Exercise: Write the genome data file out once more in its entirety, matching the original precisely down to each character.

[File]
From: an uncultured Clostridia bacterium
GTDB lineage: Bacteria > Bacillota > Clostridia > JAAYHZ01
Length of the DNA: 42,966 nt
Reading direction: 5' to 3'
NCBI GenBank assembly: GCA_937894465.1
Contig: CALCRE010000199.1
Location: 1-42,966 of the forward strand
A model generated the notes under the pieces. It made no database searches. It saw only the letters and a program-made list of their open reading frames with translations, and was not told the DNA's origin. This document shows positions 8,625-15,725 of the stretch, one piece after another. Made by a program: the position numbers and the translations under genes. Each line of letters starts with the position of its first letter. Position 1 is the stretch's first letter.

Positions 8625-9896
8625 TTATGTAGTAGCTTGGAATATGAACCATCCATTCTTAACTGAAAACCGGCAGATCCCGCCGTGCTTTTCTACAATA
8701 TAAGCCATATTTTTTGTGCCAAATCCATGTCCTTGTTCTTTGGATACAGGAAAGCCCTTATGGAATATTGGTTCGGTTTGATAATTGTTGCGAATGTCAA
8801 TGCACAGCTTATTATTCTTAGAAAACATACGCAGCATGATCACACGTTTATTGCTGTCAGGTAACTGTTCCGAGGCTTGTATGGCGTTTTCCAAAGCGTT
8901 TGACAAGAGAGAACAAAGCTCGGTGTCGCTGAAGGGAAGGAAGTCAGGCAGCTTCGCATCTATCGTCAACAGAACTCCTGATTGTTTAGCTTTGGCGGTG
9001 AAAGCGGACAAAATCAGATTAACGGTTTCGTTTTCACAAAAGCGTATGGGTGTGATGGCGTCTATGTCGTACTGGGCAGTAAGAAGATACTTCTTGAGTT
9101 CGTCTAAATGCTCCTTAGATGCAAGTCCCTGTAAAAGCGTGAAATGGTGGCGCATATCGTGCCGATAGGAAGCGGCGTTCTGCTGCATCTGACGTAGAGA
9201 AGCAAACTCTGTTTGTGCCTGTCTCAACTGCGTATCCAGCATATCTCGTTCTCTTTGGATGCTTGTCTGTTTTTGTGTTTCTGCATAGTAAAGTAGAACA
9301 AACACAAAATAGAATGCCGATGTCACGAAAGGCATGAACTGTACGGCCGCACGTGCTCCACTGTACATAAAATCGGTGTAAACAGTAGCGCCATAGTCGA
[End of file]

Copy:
From: an uncultured Clostridia bacterium
GTDB lineage: Bacteria > Bacillota > Clostridia > JAAYHZ01
Length of the DNA: 42,966 nt
Reading direction: 5' to 3'
NCBI GenBank assembly: GCA_937894465.1
Contig: CALCRE010000199.1
Location: 1-42,966 of the forward strand
A model generated the notes under the pieces. It made no database searches. It saw only the letters and a program-made list of their open reading frames with translations, and was not told the DNA's origin. This document shows positions 8,625-15,725 of the stretch, one piece after another. Made by a program: the position numbers and the translations under genes. Each line of letters starts with the position of its first letter. Position 1 is the stretch's first letter.

Positions 8625-9896
8625 TTATGTAGTAGCTTGGAATATGAACCATCCATTCTTAACTGAAAACCGGCAGATCCCGCCGTGCTTTTCTACAATA
8701 TAAGCCATATTTTTTGTGCCAAATCCATGTCCTTGTTCTTTGGATACAGGAAAGCCCTTATGGAATATTGGTTCGGTTTGATAATTGTTGCGAATGTCAA
8801 TGCACAGCTTATTATTCTTAGAAAACATACGCAGCATGATCACACGTTTATTGCTGTCAGGTAACTGTTCCGAGGCTTGTATGGCGTTTTCCAAAGCGTT
8901 TGACAAGAGAGAACAAAGCTCGGTGTCGCTGAAGGGAAGGAAGTCAGGCAGCTTCGCATCTATCGTCAACAGAACTCCTGATTGTTTAGCTTTGGCGGTG
9001 AAAGCGGACAAAATCAGATTAACGGTTTCGTTTTCACAAAAGCGTATGGGTGTGATGGCGTCTATGTCGTACTGGGCAGTAAGAAGATACTTCTTGAGTT
9101 CGTCTAAATGCTCCTTAGATGCAAGTCCCTGTAAAAGCGTGAAATGGTGGCGCATATCGTGCCGATAGGAAGCGGCGTTCTGCTGCATCTGACGTAGAGA
9201 AGCAAACTCTGTTTGTGCCTGTCTCAACTGCGTATCCAGCATATCTCGTTCTCTTTGGATGCTTGTCTGTTTTTGTGTTTCTGCATAGTAAAGTAGAACA
9301 AACACAAAATAGAATGCCGATGTCACGAAAGGCATGAACTGTACGGCCGCACGTGCTCCACTGTACATAAAATCGGTGTAAACAGTAGCGCCATAGTCGA